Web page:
It’s never been so important for people to live more sustainably.
But ‘Going Green’ isn’t just good for the planet - it can often save you money, especially if you think long-term.
There are dozens of ways to make your home more eco-friendly, without breaking the bank. We’re going to share a few of our favourite ideas with you, because here at Roundtree, we’re nice like that.
In the Bathroom
Many people find taking a shower to be more convenient, cleansing and refreshing than a bath. It saves a huge amount of water too, provided you don’t stay in for too long. You can also fit a low-flow shower head, which still feels great, but will reduce your water usage further. Over the course of a year, you could see your water bills dramatically cut.
Refreshing just to look at, no?
Buying recycled toilet paper for your bathroom will cost you only slightly more, but it means fewer trees being cut down. Most supermarkets now stock their own-brand recycled toilet paper too, which are just pennies more than non-recycled.
Do you have a habit of flushing used cotton wool buds down the loo when you’re done with them? If so, you may be in for a shock - this practise is so bad for the marine environment that the government is considering a ban on cotton wool buds. Chuck them in the bin instead.
Another great tip for reducing the amount of water you use in your bathroom is to place a standard household brick, sealed in a plastic bag, into your toilet cistern. This ensures you get the same flush pressure, with significantly less water used. Some water companies also give away Save-a Flush bags free of charge.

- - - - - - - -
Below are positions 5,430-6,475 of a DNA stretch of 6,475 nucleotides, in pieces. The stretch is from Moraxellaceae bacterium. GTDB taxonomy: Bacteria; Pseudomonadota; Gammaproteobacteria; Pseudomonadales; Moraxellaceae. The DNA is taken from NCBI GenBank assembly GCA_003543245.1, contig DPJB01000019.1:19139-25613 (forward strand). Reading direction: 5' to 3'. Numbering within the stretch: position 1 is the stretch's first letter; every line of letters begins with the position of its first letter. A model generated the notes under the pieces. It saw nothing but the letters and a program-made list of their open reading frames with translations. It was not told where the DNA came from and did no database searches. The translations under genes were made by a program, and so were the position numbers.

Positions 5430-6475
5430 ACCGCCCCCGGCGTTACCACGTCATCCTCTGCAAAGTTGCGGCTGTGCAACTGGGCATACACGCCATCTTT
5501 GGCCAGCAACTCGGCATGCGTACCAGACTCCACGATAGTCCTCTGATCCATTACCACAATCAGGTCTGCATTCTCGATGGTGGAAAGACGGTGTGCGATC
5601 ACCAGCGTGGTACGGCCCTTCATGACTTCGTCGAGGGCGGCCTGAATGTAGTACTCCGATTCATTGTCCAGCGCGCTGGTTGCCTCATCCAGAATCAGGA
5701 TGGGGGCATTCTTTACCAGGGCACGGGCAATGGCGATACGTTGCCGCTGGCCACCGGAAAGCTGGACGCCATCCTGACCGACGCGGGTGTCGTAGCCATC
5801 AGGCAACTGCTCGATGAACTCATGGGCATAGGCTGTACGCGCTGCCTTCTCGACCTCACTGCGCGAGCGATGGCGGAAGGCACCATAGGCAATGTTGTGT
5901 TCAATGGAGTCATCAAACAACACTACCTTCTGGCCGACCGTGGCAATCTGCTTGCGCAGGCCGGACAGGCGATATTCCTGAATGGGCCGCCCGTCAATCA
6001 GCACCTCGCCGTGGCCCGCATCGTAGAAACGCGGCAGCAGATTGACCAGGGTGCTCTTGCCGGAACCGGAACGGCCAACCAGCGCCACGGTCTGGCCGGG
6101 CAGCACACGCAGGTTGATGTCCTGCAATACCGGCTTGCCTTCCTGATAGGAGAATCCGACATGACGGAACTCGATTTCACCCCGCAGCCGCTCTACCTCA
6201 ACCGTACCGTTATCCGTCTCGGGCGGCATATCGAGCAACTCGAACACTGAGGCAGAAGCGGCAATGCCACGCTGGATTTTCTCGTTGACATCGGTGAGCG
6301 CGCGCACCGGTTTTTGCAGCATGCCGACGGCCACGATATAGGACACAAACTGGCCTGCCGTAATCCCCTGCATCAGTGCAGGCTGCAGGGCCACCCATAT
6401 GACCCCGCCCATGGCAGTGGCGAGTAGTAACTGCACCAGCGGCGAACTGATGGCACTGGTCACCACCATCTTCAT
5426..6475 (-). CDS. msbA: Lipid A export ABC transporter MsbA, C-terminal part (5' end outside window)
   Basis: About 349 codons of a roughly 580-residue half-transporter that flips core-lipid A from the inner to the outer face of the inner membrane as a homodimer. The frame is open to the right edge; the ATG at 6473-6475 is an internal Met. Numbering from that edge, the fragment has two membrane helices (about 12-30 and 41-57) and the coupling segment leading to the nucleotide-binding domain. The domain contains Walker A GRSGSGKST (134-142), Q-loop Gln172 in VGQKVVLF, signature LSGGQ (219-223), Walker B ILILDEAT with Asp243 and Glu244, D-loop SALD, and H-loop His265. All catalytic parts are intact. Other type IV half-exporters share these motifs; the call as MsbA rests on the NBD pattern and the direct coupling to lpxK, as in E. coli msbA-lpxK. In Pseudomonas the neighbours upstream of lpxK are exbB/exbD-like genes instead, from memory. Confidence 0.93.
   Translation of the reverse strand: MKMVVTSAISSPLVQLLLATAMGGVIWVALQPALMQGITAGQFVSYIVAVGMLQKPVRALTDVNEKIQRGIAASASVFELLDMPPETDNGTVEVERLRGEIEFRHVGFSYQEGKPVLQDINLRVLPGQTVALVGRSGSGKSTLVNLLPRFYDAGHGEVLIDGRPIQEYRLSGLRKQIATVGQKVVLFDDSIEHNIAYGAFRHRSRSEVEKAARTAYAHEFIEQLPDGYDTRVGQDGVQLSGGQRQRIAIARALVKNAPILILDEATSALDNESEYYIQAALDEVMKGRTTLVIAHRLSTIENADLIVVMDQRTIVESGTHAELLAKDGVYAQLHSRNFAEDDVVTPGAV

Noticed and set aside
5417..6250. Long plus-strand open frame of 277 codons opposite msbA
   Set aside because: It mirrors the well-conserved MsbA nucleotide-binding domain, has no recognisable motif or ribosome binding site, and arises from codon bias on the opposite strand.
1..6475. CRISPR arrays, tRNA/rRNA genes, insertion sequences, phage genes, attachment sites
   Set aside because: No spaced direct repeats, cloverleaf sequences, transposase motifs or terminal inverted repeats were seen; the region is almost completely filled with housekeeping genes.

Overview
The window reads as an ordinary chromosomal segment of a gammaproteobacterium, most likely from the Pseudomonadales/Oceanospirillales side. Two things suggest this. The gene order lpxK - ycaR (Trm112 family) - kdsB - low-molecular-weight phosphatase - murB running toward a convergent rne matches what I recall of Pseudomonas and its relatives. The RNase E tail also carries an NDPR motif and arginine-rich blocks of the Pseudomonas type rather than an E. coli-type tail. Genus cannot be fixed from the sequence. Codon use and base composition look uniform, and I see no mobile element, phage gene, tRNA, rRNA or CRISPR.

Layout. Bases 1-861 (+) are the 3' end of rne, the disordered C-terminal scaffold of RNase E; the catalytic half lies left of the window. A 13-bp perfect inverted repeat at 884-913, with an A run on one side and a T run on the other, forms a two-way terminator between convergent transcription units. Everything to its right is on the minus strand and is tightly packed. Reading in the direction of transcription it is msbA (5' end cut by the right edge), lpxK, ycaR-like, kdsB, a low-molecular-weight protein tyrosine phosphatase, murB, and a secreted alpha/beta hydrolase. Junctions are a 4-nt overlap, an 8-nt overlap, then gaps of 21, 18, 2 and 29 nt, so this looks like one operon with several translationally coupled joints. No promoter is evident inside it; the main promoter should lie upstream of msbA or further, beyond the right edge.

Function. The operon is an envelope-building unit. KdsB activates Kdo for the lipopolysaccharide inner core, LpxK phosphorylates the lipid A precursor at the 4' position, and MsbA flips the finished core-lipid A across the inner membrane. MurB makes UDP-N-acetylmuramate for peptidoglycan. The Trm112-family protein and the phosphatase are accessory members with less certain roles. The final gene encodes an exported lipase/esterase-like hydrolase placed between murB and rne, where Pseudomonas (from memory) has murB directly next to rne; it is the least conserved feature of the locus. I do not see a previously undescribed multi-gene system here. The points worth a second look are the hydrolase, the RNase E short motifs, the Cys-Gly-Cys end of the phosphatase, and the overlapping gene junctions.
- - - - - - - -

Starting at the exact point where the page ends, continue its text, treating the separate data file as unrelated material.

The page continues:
In the Kitchen
Household cleaning products will often contain lots of very unpleasant chemicals that eventually find their way into the water supply. There are plenty of natural alternatives out there, and you can also make your own cleaning products with ease. Of course not everyone swears by this approach, and some elbow grease will still be needed, but any small changes you can make will help.
Is it getting time to replace one of your kitchen appliances, such as the washing machine or fridge? Paying a little more for an energy-efficient model will pay off in the long run, as looked-after and not overworked, they can last you for at least 15-20 years. Here’s a little-known fact about fridges - if they’re located in direct sunlight, they actually need to work harder to regulate the temperature inside. So to save more money on your electricity bill, move your fridge into a shaded part of the kitchen.
Microwaving uses far less energy than turning on the oven. True, it doesn’t suit for every meal, but when you’re reheating leftovers, it makes far more economic sense to put them in the microwave.
If you have a dishwasher in the kitchen, then try to only turn it on when you have a full load. Using the machine to wash just a few items wastes electricity and water.
Plastic bags are the bane of many households, as they accumulate so quickly and fill up drawers like mad. Keeping a small supply of reusable bags near the front door will help you remember to take them out with you when shopping. And what to do with your current plastic bag clutter? If you have no immediate use for them, many supermarkets will recycle them now, and some online grocery delivery companies such as Ocado will also collect bags for recycling, regardless of where they came from.
In the Bedroom
Adding a few houseplants to your bedroom decor will make the air smell nicer naturally, and this technique also pumps more oxygen into the room, helping you sleep better at night. If you lead a busy lifestyle you can opt for low-maintenance plants.
No need to go this far
For your bedding, choose sustainable materials such as linen or wool over synthetics, as they are usually more environmentally friendly.
Many of us like to keep our bedrooms smelling fresh with scent. It’s also a useful tactic for selling your home. Again, this is an area where you can look for natural, non-chemical sprays and room fresheners that cut out the nasty stuff while still making your bedroom smell beautiful.